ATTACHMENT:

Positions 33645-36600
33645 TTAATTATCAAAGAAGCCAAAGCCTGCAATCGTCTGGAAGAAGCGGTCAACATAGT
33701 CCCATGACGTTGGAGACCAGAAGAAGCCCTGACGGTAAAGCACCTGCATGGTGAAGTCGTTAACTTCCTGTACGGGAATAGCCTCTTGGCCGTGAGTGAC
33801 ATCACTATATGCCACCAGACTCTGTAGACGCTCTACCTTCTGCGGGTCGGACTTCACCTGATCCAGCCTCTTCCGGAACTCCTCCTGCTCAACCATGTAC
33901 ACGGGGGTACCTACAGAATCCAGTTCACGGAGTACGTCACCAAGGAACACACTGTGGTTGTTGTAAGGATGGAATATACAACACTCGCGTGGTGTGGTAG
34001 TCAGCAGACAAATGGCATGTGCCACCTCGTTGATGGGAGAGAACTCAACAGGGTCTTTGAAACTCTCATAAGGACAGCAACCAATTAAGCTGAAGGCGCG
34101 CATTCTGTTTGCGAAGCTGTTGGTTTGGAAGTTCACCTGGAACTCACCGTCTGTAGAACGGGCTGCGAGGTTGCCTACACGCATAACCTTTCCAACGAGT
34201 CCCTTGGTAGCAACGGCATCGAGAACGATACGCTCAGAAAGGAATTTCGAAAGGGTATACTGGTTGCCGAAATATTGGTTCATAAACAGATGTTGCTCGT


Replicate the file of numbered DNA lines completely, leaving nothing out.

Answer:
Positions 33645-36600
33645 TTAATTATCAAAGAAGCCAAAGCCTGCAATCGTCTGGAAGAAGCGGTCAACATAGT
33701 CCCATGACGTTGGAGACCAGAAGAAGCCCTGACGGTAAAGCACCTGCATGGTGAAGTCGTTAACTTCCTGTACGGGAATAGCCTCTTGGCCGTGAGTGAC
33801 ATCACTATATGCCACCAGACTCTGTAGACGCTCTACCTTCTGCGGGTCGGACTTCACCTGATCCAGCCTCTTCCGGAACTCCTCCTGCTCAACCATGTAC
33901 ACGGGGGTACCTACAGAATCCAGTTCACGGAGTACGTCACCAAGGAACACACTGTGGTTGTTGTAAGGATGGAATATACAACACTCGCGTGGTGTGGTAG
34001 TCAGCAGACAAATGGCATGTGCCACCTCGTTGATGGGAGAGAACTCAACAGGGTCTTTGAAACTCTCATAAGGACAGCAACCAATTAAGCTGAAGGCGCG
34101 CATTCTGTTTGCGAAGCTGTTGGTTTGGAAGTTCACCTGGAACTCACCGTCTGTAGAACGGGCTGCGAGGTTGCCTACACGCATAACCTTTCCAACGAGT
34201 CCCTTGGTAGCAACGGCATCGAGAACGATACGCTCAGAAAGGAATTTCGAAAGGGTATACTGGTTGCCGAAATATTGGTTCATAAACAGATGTTGCTCGT